Yes – if you were to see a single individual come along and forcibly drive out every inhabitant of a city to a particular place, and then compel them to work there, you would be in no doubt whatsoever that such a man could not possibly be acting in his own name or through his own power alone. Rather, one would be forced to conclude that such a person must be a soldier, acting in the name of the state, and relying on the power of the ruler. It is in a similar way that all existent beings act, in the name of Allah. The very minutest, particle-like seeds and stones bear gigantic trees above their heads, and hold up mountainous burdens! Thus do all trees say, بسم الله ‘In the name of Allah!’ and fill their hands with fruits from the treasury of mercy. They present these fruits to us, just as a street vendor displays his goods! Every garden says, بسم الله ‘In the name of Allah’ and becomes one of the cauldrons of the kitchen of Divine Power in which diverse types of delectable foods are together cooked in abundance. Every single blessed animal, like the cow, the camel, the sheep, and the goat, say بسم الله ‘In the name of Allah’. Thereby do they become springs of milk from the outpouring of Divine mercy, offering to us, in the name of the Provider,10 a most fine and pure food, like unto life-giving water. The slender, pliant and silk-like roots and rootlets of every single plant, tree and herb, say بسم الله ‘In the name of Allah’. Thereby do they pierce hard rock and earth, whence they then emerge. They say ‘in the name of Allah’ and ‘in the name of al-Rahman’,11 and all things become subjugated to them. Yes, consider the perfect ease in which roots spread through hard rock and dry earth. Under the earth, they give fruit just as easily as branches are able to spread in the air and produce fruit. The way green leaves, fine and delicate, stay moist for months despite the blight of extreme heat! All of this constitutes a real slap in the mouth for the naturalists, and pokes a finger into their eyes – may they be blinded – saying all the while, ‘even hardness and heat, upon which you so much rely, act through a Divine Command – for these rootlets, though delicate and silk-like, break apart rocks – thereby obeying, like the staff of Moses, peace be upon him, the Divine Command, إِضْرِب بِعَصَاكَ الحَجَر ‘Strike the rock with your staff’12 Leaves, as fine as cigarette-papers, recite the verse يَا نَارُ كُونِي بَرْدًا وَ سَلَامًا ‘Oh Fire! Be coolness and peace’13 to the burning heat, just as did the limbs of Ibrahim, upon whom be peace.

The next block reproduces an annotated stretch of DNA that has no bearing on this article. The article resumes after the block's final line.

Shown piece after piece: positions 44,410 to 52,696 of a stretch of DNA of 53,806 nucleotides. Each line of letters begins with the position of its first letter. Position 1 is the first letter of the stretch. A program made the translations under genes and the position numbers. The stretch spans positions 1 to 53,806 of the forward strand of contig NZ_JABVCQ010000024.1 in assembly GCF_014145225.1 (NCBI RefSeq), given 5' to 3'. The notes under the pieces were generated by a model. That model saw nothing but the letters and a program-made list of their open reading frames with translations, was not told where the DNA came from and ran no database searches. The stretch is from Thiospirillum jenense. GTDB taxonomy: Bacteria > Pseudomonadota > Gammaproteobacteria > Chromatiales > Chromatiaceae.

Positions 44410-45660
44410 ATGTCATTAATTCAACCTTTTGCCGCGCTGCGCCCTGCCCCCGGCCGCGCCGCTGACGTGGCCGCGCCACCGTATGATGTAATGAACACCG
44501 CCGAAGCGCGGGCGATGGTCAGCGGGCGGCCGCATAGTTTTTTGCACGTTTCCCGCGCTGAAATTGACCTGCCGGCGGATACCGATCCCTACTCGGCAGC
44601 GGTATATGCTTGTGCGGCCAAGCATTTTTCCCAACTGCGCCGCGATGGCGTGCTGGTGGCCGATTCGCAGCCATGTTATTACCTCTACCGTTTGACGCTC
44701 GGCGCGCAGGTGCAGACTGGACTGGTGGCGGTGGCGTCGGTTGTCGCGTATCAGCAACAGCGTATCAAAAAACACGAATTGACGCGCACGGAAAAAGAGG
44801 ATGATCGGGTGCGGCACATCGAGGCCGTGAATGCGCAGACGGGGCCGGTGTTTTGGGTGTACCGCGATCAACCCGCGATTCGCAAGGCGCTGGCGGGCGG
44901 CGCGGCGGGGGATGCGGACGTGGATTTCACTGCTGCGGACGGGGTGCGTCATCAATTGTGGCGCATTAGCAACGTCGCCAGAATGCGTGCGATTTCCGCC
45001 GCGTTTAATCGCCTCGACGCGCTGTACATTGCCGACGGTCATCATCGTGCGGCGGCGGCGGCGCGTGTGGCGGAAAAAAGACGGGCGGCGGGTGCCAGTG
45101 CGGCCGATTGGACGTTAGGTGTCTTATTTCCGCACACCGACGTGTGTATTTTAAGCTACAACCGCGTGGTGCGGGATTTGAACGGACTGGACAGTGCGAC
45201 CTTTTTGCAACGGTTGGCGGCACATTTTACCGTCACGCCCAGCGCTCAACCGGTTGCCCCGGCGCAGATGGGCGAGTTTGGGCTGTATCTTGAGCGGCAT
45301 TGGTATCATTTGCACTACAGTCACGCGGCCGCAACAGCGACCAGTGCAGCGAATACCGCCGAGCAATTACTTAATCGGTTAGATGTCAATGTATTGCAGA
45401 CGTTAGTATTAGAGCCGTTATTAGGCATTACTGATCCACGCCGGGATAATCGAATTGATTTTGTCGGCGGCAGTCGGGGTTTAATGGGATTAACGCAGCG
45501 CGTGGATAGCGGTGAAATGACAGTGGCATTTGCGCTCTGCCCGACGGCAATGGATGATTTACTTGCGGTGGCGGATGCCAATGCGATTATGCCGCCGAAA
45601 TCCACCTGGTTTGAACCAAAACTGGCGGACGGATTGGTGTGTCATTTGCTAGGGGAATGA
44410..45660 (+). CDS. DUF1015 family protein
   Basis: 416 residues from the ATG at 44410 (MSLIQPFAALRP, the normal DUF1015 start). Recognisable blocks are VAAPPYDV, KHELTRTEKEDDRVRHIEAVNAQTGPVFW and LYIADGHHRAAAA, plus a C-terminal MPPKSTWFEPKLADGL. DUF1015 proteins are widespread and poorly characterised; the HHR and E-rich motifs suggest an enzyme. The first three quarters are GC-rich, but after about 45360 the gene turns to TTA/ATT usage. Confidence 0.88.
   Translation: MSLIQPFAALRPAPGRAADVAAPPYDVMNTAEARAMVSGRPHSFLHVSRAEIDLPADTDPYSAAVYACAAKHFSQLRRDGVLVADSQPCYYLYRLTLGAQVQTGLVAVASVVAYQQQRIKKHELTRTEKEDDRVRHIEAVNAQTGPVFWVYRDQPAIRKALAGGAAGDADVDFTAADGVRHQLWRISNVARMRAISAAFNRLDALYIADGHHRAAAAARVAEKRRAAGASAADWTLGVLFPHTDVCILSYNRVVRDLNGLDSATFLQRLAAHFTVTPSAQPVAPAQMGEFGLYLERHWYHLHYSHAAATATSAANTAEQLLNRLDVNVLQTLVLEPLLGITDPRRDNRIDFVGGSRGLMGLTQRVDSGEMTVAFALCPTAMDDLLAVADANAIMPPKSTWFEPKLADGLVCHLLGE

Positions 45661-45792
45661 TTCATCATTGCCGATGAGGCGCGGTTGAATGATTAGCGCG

All things implicitly say بسم الله ‘In the name of Allah’, and attract thereby the blessings of Allah. When they present them to us, it is also in Allah’s name. It is then surely incumbent upon us too to say بسم الله ‘In the name of Allah’. We must give in the name of Allah, and we must take in the name of Allah – and we must not, therefore, take from the type of heedless people14 who do not give in the name of Allah.
A question: To those who have no greater role than simply displaying merchandise, we pay a price. So what price does Allah ask, the True Owner of all goods?
The answer: Yes, in return for these precious benefactions and goods, the True Benefactor15 asks three things of us:
The First: Remembrance16 of Allah
The Second: Gratitude to Him
The Third: Contemplation.17
At the beginning, بسم اللّه ‘In the name of Allah’ is remembrance; at the end, الحمد لله ‘All praise is due to Allah’ is gratitude – and in between there lies one’s thinking and understanding that these blessings are each precious and artistic wonders, and are miracles18 of the power of the Singular,19 the Independent and Eternally Besought,20 and a gift of His mercy – this is contemplation. It would be foolishness to kiss the feet of a poor man coming to give you a valuable gift from a king, without recognising who the gift has been sent by. Praising and showing affection for the people apparently bestowing blessings, while forgetting the ultimate, real Benefactor, is, however, an example of foolishness a thousand times more extreme. Oh lower self! If you wish to avoid being such a fool, then give in the name of Allah, and take in the name of Allah, and begin in the name of Allah, and act in the name of Allah.